SharePoint Performance Tuning – Part 1

I was recently looking for the SharePoint 2010 performance articles on Microsoft pages and established blogs, and found that most of them weren’t covering all the details. Some of them simply described MS SQL-based tips, , some were straight system related, and it was extremely hard to find useful SharePoint-based performance tips. I’ve decided to try to fix this hole and provide you all the SharePoint performance steps and details I know in one place .

SharePoint Hardware Planning

Before you even start thinking about improving your performance, keep in mind that even best tips won’t help you if your hardware is simply too weak to handle SharePoint environment.

This article is not intended to explain how to plan your hardware environment, but the only detail that is worth mentioning is that you should know the future details of your SharePoint farm BEFORE you buy the hardware, such as:

  • Total number of SharePoint farm users
  • Simultaneous number of SharePoint farm users
  • Services that would be provided (Search, FAST Search Server, Office Web Access, Visio Services etc. may decrease performance so you probably need to provide dedicated hardware for this)
  • Amount of data that will be stored and processed by the SharePoint farm on a  daily/weekly/monthly basis.

Knowing the above, you can probably design your infrastructure successfully and be happy with the performance of your SharePoint farm after the deployment.

Note: a useful tool to plan your infrastructure (if you know the above details) is HP Sizer for Microsoft SharePoint, which can be accessed at http://h20338.www2.hp.com/activeanswers/Secure/548230-0-0-0-121.html .

SharePoint Front End Caching

With the SharePoint Server 2010ships with strong caching capabilities, like BLOB (Binary Large OBject) cache, profiled cache and object cache. We’ll start with the BLOB.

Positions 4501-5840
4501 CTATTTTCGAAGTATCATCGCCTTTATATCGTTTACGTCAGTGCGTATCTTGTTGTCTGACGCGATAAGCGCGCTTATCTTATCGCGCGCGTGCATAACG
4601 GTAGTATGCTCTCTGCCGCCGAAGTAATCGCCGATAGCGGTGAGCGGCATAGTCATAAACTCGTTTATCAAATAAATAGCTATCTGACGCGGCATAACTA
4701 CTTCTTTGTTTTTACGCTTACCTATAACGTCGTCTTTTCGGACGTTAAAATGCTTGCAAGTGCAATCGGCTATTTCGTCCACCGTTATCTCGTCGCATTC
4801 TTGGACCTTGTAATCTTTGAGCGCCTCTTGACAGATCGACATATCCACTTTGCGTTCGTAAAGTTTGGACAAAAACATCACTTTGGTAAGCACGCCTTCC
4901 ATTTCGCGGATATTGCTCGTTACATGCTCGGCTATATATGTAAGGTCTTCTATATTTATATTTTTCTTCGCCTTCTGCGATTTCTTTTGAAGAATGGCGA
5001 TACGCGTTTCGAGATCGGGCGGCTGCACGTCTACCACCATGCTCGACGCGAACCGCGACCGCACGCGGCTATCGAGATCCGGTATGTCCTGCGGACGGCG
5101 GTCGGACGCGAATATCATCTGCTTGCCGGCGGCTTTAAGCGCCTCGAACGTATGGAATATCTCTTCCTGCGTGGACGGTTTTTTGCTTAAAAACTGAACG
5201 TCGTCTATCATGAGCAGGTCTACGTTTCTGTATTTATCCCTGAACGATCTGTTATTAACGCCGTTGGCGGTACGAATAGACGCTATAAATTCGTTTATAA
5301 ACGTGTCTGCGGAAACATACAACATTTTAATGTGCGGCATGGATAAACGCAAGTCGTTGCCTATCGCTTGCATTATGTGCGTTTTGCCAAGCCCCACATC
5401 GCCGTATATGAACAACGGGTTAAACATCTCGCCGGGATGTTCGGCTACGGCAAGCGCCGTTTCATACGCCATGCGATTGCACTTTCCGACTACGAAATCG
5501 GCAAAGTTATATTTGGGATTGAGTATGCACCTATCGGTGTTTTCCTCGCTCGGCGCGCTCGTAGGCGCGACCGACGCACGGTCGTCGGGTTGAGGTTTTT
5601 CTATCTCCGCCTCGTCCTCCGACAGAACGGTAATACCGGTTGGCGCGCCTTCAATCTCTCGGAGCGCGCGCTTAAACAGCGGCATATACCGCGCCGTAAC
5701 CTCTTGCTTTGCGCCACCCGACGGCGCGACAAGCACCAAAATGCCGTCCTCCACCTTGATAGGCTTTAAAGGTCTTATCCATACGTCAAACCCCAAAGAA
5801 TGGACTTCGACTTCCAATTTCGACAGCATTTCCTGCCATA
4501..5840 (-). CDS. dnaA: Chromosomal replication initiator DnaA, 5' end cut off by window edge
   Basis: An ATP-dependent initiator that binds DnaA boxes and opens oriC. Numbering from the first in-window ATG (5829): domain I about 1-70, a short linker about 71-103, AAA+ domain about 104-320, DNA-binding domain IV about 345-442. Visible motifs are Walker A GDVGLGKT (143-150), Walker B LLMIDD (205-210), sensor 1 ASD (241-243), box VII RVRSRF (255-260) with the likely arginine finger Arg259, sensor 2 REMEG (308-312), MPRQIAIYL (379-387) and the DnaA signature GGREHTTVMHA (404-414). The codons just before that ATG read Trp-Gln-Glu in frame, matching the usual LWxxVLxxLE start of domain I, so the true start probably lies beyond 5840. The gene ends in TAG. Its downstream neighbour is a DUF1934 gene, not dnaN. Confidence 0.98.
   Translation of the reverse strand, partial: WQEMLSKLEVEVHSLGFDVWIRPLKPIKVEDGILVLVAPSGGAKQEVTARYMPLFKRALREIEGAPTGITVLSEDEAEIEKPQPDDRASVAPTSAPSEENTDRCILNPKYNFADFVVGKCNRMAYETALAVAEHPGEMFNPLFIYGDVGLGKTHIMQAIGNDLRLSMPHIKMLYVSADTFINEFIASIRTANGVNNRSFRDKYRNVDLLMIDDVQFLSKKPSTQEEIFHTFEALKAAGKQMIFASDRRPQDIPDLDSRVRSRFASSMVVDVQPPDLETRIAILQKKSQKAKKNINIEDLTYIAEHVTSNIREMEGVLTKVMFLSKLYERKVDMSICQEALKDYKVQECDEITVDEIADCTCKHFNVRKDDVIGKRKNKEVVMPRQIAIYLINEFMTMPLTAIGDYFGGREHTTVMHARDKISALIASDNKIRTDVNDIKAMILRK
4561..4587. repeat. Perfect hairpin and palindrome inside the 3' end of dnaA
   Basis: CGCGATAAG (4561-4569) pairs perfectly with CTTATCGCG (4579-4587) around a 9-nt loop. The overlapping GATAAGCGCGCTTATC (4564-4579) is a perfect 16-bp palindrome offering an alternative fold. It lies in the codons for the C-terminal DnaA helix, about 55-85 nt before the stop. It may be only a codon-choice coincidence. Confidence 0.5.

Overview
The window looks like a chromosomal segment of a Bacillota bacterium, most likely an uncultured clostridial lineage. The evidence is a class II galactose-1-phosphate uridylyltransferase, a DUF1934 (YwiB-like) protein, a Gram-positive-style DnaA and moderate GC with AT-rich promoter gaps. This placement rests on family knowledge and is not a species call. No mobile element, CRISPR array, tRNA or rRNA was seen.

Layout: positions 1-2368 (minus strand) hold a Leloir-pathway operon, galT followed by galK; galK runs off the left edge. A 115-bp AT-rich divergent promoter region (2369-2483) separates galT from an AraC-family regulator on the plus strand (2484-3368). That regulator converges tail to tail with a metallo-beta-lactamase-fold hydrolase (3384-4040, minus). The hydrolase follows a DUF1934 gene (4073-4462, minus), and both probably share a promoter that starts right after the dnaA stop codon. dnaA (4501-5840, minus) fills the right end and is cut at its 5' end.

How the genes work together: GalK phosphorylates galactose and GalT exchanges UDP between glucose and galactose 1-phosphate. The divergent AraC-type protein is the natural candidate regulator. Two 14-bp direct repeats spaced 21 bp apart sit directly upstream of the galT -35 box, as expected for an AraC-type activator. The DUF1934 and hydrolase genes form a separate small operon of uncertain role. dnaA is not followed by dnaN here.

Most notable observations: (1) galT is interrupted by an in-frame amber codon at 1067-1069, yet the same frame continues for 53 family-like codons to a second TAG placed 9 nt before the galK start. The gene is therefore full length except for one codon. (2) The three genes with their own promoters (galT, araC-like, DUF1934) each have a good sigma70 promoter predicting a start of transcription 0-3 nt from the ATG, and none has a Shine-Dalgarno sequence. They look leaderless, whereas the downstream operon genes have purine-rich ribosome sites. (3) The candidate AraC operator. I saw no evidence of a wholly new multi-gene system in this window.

BLOB cache is disk-based caching that highly increases browser performance and reduces database loads, since the SharePoint reads cached content from BLOB files, instead of databases.  When you open a web page for first time, the files will be copied from the database to the cache on the hard drive on SharePoint server and then all subsequent  requests to this site will be accessed from the local hard drive cache instead of issuing a resource intensive request to the SQL Server database.

To enable the BLOB cache for a Web Application of your choice, you need to edit web.config file. Access your IIS Manager on the Front-End Server where your web application is, and use Explore option to find where it is located on the hard drive (usually C:inetpubwwwrootwss…).

SharePoint Performance

IIS Manager Explore option for application SharePoint – 80

Next, open the web.config file with your favorite text editor (notepad will be sufficient for this).

SharePoint Performance

Web.config file in the application root directory

Now, find the line starting with:

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